Anne doesn’t feel she can phone Curt. He will be asleep and probably has an early morning meeting. For that matter, she has an early start too. She has to show the Muellers around Hope’s End at 8:30. This was the only time that both the Muellers were available and Hope’s End represents a big sale for Sellers and Sellers. Fortunately, whatever it was, the banging sound does not continue. But, she finds herself unable to get back to sleep. She tosses and turns trying to neutralise the dark thoughts that keep coming. She is just about to drop off when the phone rings. When did Curt change the ringtone to the Tales of the Unexpected theme music, she wonders? More importantly, why? Is this his idea of a joke? She goes downstairs to answer it but finds no-one on the other end. She replaces the receiver and dials 1471. She is told the caller did not leave their number.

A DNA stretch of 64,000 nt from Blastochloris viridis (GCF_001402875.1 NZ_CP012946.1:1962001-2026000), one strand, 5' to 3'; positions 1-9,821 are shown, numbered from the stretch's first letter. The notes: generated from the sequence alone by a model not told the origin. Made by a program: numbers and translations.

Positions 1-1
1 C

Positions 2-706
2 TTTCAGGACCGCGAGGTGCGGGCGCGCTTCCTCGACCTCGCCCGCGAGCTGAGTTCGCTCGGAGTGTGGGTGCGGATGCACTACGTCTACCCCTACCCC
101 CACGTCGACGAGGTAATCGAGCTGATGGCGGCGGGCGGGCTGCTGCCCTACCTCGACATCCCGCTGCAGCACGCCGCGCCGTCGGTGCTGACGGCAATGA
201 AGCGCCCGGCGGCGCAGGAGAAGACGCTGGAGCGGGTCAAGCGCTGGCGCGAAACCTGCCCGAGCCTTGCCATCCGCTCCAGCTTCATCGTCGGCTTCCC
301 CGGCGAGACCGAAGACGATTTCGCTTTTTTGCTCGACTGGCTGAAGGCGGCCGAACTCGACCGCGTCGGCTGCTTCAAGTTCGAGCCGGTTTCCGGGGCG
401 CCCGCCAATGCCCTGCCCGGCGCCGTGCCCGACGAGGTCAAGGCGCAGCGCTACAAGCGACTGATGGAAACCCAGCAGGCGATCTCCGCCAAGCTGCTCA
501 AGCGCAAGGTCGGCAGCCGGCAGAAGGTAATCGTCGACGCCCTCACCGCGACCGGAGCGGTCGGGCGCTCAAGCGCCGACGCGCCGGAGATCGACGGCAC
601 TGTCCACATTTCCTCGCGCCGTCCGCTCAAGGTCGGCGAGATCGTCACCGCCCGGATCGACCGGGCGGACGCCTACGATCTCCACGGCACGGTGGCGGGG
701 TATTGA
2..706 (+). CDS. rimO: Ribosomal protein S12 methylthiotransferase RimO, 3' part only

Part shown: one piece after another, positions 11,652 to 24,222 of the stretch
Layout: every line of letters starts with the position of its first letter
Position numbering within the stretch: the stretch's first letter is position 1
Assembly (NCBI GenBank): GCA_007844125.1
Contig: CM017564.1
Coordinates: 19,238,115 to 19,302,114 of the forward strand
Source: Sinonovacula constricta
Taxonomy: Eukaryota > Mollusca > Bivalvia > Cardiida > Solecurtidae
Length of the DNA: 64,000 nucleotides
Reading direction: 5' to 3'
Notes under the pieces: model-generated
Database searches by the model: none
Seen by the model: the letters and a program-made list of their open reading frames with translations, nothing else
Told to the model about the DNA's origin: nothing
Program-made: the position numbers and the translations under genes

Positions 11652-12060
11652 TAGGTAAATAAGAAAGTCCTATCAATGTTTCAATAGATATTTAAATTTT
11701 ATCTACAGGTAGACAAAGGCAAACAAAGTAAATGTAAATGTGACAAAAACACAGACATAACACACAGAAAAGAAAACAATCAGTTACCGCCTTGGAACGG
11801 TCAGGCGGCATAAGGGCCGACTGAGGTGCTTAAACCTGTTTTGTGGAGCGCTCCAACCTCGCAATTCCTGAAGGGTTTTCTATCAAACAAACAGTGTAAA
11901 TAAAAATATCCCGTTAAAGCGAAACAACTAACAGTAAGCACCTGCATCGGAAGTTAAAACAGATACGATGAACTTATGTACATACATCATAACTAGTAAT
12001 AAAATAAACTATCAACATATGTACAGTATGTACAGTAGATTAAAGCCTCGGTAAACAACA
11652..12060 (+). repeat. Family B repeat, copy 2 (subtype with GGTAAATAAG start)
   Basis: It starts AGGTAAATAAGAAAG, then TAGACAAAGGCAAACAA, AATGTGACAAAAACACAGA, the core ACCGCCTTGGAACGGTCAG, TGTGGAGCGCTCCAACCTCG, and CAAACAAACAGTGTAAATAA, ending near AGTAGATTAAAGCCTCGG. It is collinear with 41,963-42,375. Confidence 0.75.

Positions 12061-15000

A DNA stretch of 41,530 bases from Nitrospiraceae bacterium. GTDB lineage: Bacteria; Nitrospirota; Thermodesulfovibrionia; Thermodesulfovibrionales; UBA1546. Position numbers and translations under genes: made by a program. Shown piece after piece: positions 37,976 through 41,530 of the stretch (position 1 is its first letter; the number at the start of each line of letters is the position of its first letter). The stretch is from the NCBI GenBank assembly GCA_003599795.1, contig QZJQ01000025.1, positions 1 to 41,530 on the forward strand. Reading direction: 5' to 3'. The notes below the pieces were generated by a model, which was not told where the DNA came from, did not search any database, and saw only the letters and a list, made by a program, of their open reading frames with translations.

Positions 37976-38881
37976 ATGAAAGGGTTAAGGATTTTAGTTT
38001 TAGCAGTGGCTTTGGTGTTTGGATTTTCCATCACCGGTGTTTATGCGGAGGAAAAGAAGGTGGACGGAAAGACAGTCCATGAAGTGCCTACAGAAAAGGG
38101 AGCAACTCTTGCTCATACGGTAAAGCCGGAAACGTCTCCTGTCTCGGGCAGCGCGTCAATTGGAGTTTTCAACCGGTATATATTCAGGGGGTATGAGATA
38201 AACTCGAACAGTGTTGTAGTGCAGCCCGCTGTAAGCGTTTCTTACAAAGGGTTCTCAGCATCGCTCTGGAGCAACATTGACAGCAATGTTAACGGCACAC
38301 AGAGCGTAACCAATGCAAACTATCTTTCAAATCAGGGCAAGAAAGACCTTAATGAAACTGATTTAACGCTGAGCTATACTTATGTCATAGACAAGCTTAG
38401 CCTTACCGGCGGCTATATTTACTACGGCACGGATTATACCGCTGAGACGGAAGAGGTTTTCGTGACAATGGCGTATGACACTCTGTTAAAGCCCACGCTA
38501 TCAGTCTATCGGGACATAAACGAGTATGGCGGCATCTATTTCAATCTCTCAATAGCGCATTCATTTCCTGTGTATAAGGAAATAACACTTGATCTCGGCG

…………………………………….

On occasions, most of you will have been plagued by an earworm. Annoying, isn’t it to have a tune stuck in your head? Sometimes the tune going around and around will be the last one you heard. Or the most catchy one on your last shuffle or however you listen to your music. Something you heard on the radio or in a shop. Think of those irritating Christmas tunes for instance. Various studies have been carried out as to what song is the most catchy ever, some of these claiming to be scientific. Among those frequently cited are Michael Jackson’s Beat It, Abba’s Dancing Queen, The Queen’s We are the Champions and Neil Diamond’s Sweet Caroline. I am plagued with earworms all the time but none of these tunes features. Nor do Call Me Maybe or Gangnam Style or other more recent tunes that are claimed to be contenders. My earworms seem to be entirely random. Captain Beefheart’s Mirror Man, a Bartók String Quartet or the Tuvan National Anthem. Last week it was MacArthur Park. They just seem to come out of nowhere. Bob Dylan’s tunes aren’t always thought of as being catchy so where has the one about the silver saxophones that is going around and around in my head come from? ……… Aha! I think I might know. But should I let on?